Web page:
Dr. Tom Cahill, a scientist-turned-investor, is leading an unprecedented collection of billionaires and top scientists in the fight against COVID-19 that is reportedly close to finding the cure to the novel virus.
Dr. Tom Cahill, 33, is leading "Scientists to Stop COVID-19," a group of the best minds in science and some of the most well-connected people in America to tackle the ongoing COVID-19 crisis.
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The group, which likens itself to a modern-day Manhattan Project, is acting as a conduit between some of the brightest minds in science and the Trump administration's policymakers through a few well-placed connections, according to the Wall Street Journal, who first reported on the "secret" group on May 4.
One proposal put forward by the group identified monoclonal antibody drugs as the most promising treatment. The group proposed US drugmaker Regeneron Phamaceuticals Inc shift its existing manufacturing facilities to Ireland in order to make the medicine in sufficient quantities.
However, the approval process from the Food & Drug Administration presented a considerable amount of "red tape."
Working some well-placed connections, Dr. Cahill was able to call Nick Ayers, a longtime aide to Vice President Mike Pence, who oversees the coronavirus task force in the US. Regeneron received FDA approval the same day to immediately shift production to Ireland.
Biologist Michael Rosbash, a 2017 Nobel Prize winner who said "there's no question that I'm the least qualified" amongst the group, said Dr. Cahill's successful call to Ayers "was proof positive that what we were doing was starting to work."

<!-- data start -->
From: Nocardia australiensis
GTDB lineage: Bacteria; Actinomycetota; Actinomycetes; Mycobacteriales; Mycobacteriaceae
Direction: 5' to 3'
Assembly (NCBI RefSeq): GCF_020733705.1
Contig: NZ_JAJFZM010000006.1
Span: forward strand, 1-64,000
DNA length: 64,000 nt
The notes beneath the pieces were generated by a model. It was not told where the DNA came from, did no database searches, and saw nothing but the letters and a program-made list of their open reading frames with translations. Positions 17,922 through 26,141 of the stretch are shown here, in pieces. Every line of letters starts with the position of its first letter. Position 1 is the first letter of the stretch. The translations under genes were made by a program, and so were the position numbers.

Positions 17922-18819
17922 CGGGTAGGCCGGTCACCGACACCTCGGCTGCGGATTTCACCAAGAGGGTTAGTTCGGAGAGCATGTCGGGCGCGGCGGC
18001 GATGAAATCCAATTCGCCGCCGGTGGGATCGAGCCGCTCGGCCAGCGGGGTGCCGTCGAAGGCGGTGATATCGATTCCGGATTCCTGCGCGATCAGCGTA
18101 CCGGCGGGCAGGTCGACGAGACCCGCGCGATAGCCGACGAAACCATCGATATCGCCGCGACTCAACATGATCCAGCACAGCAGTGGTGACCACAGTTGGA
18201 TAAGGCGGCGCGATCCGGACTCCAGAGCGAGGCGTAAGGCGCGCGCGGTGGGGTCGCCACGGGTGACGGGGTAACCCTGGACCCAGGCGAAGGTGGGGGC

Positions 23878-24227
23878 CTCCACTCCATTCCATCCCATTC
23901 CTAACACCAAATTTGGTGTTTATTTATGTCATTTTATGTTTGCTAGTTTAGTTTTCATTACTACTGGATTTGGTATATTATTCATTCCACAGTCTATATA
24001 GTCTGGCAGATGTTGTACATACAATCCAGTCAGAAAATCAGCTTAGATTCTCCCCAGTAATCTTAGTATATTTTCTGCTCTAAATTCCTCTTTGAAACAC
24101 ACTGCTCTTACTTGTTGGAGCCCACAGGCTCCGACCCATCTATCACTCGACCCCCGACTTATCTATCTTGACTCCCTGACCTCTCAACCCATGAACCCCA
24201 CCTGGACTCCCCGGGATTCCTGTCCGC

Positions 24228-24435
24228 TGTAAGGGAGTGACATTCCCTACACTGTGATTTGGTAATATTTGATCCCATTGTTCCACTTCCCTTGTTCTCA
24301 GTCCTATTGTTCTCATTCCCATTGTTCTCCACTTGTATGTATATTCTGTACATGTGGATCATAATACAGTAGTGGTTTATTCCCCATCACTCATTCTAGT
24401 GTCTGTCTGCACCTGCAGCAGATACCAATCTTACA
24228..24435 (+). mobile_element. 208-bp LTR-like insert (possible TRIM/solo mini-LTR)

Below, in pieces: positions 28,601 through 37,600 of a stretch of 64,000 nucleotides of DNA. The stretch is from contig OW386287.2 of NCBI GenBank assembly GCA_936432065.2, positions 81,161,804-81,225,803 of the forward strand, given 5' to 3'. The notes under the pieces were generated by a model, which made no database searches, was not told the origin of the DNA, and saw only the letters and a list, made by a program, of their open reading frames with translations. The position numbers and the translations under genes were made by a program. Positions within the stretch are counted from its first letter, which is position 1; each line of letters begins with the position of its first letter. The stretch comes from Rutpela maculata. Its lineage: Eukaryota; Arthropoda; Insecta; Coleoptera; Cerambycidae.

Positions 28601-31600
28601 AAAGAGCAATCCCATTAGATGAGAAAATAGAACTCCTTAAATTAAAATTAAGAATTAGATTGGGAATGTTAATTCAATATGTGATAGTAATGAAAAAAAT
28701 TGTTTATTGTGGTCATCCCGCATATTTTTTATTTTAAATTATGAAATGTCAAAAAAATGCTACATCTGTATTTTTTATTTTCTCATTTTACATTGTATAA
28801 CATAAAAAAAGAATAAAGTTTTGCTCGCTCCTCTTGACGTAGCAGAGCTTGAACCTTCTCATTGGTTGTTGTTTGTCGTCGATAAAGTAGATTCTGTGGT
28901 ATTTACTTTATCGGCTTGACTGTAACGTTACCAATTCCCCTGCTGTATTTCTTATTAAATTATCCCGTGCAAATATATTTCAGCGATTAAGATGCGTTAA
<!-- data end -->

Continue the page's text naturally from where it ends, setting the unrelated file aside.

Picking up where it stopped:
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How "Scientists to Stop COVID-19" came to be
Dr. Cahill, who now lives in Boston, conducted research on rare genetic diseases at Duke University when he was studying for his MD and Ph.D. After graduation, however, he pivoted to investment when a friend got him a job at Raptor Group. After a stint at Raptor, Dr. Cahill launched his own investment firm Newpath Partners.
In March, some of his investors began to raise questions about coronavirus as the death toll began to grow. Dr. Cahill organized a conference call to discuss "out of the box" methods to attack the crisis.
While he was only expecting about 20 people to dial in, the conference reached capacity, locking him out of his own call; there was immense interest.
He finally got into his call and spent the following hour discussing ideas with scientists eager to contribute to the COVID-19 crisis. When he eventually hung up, he found his inbox flooded with emails offering further ideas. A movement was born.
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The group, which is already yielding influence, consists of chemical biologists, an immunobiologist, a neurobiologist, an epidemiologist, and several other distinguished scientists working to find viable solutions to the COVID-19 pandemic.
The group acts as a de facto review board for pharmaceutical companies' COVID-19 research and projects. Working remotely, it weeds out the flawed ideas and passes the most viable ideas on to policymakers in Washington.
In April, the group published a 17-page report that includes some "unorthodox" proposals for the fight against COVID. Their report features four phases: repurposed drugs, antibody therapies, vaccines, and restoring society and the economy. Vice President Pence has reportedly received the report.
Michael Milken, a billionaire who is investing in the group and helping to forge connections with some of the most powerful policymakers in the Trump Administration, told the Wall Street Journal that he had never seen any scientific collaboration like it.
"For the 50 years I’ve been involved in medical research, I have never seen collaboration as we have today."
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